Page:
consuming our planet
30 Minuts

consuming our planet

Is another economic crisis looming? Is 3 to 4 percent GDP growth nearing an end? Many economists and analysts feel permanent growth is the only possible option. But a new movement is gaining momentum in quite a few countries. It proposes stopping the machine in order to save the planet. It is a philosophy that opposes mass consumption while calling for a return to a more laid-back lifestyle.

Is another economic crisis looming? Is 3 to 4 percent GDP growth nearing an end? Many economists and analysts feel permanent growth is the only possible option. But a new movement is gaining momentum in quite a few countries. It proposes stopping the machine in order to save the planet. It is a philosophy that opposes mass consumption while calling for a return to a more laid-back lifestyle.

The Internet has popularized a whole new vocabulary--concepts like "degrowth" "radical simplicity," "lohas," "no-impact man," "freegan," "100-mile diet" and "downshifting", concepts that reflect the need for a slower pace of life.

For many of those living in first-world countries, the spectacular economic and technological growth of the last few decades has carved out a comfortable lifestyle full of consumer items, many of which are petroleum derivatives. Private cars have become essential to daily life.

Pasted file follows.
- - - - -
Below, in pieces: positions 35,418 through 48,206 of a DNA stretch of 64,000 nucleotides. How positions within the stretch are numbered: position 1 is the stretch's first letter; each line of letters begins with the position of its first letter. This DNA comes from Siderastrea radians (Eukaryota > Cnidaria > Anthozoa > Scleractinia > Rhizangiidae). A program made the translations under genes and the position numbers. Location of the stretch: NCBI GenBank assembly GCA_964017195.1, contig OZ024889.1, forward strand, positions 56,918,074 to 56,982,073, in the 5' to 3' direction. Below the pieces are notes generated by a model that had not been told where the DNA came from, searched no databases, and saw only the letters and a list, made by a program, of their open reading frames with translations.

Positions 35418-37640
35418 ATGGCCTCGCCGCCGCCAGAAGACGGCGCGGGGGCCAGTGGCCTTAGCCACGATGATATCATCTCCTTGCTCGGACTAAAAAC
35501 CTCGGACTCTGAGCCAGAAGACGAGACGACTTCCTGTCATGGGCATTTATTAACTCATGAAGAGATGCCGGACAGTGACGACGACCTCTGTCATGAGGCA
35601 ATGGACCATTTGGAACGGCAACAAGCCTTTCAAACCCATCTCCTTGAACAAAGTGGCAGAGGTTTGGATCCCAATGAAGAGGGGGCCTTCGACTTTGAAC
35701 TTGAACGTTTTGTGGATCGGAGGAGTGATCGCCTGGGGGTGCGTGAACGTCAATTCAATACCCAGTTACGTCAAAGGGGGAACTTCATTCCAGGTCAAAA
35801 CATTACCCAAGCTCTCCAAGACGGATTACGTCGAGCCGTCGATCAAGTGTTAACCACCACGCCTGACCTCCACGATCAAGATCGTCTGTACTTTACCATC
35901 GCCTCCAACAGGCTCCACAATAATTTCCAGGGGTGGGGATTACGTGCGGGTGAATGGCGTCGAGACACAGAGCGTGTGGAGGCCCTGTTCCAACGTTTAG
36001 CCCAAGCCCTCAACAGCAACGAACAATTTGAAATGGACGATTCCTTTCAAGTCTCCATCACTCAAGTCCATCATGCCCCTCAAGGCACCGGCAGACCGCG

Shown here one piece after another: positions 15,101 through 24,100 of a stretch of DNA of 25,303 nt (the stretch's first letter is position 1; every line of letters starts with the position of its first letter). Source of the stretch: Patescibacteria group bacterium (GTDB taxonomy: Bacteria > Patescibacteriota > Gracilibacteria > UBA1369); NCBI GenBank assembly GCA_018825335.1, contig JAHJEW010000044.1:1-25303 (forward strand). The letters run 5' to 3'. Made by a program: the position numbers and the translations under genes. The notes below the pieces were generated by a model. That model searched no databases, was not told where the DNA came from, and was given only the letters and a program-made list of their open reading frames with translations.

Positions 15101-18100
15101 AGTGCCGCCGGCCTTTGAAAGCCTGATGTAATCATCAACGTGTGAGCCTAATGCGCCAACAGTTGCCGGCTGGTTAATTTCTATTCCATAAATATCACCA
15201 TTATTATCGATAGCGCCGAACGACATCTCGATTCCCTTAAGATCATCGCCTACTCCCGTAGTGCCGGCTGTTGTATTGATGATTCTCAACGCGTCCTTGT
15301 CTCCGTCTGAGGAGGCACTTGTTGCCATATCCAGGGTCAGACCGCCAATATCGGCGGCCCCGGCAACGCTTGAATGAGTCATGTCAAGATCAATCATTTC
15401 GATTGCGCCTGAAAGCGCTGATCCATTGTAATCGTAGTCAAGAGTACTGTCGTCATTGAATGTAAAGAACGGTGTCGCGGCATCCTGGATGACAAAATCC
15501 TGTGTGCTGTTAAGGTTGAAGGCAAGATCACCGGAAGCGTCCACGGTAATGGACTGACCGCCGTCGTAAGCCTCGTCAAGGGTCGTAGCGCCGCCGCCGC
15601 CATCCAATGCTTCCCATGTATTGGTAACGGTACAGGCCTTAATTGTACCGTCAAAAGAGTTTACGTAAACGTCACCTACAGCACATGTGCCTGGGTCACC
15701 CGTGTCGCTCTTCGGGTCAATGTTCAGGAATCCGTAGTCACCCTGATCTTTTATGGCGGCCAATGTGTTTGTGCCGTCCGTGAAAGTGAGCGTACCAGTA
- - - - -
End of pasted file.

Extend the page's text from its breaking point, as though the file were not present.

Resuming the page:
The cost for maintaining the Western lifestyle, which is being imitated in emerging countries, is just starting to be revealed. For a few decades now, we have been overexploiting our planet's limited resources. Climate change is now a widely familiar issue and major question marks are being raised about our future energy sources.

This week's "30 Minuts" presents a number of efforts being made by citizens who have decided to change their habits in order to consume less of the planet--a town in Great Britain that has banned plastic bags, an ecological farming coop near Barcelona, or residents of Bristol who get together to see how they can reduce the amount of CO2 they produce.

Interviewed in the report are noted antiglobalization economist Serge Latouche, promoter of the concept of "degrowth"; American economist Jeremy Rifkin, who talks about the need to adopt simpler lifestyles; and American journalist Richard Heinberg, who has published numerous books about how to live without fossil fuels.
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